For a Kinder, Gentler Society
Faust
A Tragedy in Two Parts
  • J W von Goethe, Trans. by Thomas Wayne
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Faust. A Tragedy in Two Parts
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In this fresh new translation of “Faust,”, the greatest work by Germany's greatest author, Professor Thomas Wayne brings us the immediacy, power, and passion of Goethe in modern language; his translation of Part One and Part Two is probably the most literal as well as literate version in English.

 


About the Author

Dr. Thomas Wayne is an English Professor at Florida Southwestern State College in Fort Myers, Florida. He has published two translations of Nietzsche's classics with Algora Publishing, as well as Hermann Hesse's much-loved Steppenwolf, now followed by Goethe's Faust.

His approach in translating these iconoclastic German powerhouses is to return the juice the authors originally intended, with all their verve and dynamic energy. He brings alive the best of German literature for today's readers.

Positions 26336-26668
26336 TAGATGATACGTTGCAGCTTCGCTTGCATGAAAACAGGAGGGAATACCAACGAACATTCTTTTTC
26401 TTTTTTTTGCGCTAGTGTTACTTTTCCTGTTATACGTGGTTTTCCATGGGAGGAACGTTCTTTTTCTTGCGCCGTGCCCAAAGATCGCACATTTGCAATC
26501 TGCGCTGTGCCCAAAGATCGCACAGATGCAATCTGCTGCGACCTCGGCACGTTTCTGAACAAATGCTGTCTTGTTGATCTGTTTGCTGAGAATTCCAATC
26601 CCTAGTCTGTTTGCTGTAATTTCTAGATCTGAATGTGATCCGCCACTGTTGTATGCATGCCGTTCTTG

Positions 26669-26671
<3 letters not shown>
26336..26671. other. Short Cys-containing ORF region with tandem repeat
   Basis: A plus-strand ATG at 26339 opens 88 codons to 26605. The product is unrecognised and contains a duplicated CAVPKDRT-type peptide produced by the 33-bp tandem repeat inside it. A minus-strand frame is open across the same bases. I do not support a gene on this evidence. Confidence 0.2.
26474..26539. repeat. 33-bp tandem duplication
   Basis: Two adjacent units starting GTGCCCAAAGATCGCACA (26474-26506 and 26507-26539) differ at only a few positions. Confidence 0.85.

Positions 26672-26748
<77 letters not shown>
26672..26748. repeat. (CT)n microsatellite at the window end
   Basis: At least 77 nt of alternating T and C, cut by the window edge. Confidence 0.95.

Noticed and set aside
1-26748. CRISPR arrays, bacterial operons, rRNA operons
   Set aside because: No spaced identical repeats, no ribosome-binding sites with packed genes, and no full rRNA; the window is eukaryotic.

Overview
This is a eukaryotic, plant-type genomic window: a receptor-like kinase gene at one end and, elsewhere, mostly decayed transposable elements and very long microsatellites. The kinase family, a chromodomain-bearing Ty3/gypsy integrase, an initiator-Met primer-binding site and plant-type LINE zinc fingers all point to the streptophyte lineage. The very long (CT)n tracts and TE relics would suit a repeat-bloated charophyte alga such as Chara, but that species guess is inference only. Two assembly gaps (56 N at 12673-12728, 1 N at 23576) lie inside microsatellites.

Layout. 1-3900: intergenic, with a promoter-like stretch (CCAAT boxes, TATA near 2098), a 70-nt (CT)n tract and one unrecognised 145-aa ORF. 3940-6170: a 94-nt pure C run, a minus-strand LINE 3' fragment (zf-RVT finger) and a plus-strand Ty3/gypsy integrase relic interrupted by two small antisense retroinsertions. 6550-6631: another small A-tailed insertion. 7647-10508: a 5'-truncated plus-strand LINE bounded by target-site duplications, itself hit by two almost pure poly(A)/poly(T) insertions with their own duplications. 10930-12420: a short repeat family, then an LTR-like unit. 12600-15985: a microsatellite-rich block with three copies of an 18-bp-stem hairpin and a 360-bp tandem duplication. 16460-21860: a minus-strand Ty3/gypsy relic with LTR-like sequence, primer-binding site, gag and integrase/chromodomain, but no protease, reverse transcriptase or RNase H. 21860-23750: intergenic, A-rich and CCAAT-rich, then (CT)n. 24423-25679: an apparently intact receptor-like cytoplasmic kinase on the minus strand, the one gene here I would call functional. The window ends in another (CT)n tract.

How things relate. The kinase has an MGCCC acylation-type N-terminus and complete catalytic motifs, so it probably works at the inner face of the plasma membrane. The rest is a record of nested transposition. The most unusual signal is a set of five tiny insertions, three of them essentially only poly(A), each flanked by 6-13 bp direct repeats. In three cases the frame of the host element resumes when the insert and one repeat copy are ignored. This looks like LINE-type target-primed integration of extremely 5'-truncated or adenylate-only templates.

About the Book
Part One, the shorter, simpler, more recognized section, contains the Gretchen story and the famous blood pact between Faust and Mephistopheles. Part Two is symbolical, allegorical, and experimental; even Germans find it unintelligible without...
Part One, the shorter, simpler, more recognized section, contains the Gretchen story and the famous blood pact between Faust and Mephistopheles. Part Two is symbolical, allegorical, and experimental; even Germans find it unintelligible without hundreds of scholarly footnotes, a notion which Goethe himself scorned.

Yet Wayne's way is accessible; it conveys the energy and eccentricities of the original without extra obfuscation.the greatest work by Germany's greatest writer, brings us the immediacy, power and passion of Goethe in modern language. Like certain Biblical verses, there are some unexpected word sequences, some thorny twists and turns. But each syllable is measured, hand-picked, important, creating a dramatic poem which resonates for readers today much as it did in the early 1800s when Goethe first wrote it.

Poet, playwright, novelist, memoirist, and aphorist, Johann Wolfgang von Goethe was a multifaceted genius, the equivalent of Dante and Shakespeare. He put all he had into his version of Faust, the man who sold his soul to the devil for worldly fame and riches. It is a fable for today and every day.


Preface
Johann Wolfgang von Goethe (1749–1832) stands with a few other eminences such as Dante and Cervantes close to Shakespeare at the summit of literary excellence. But this consensus, while maintaining his grand reputation, does little to illuminate...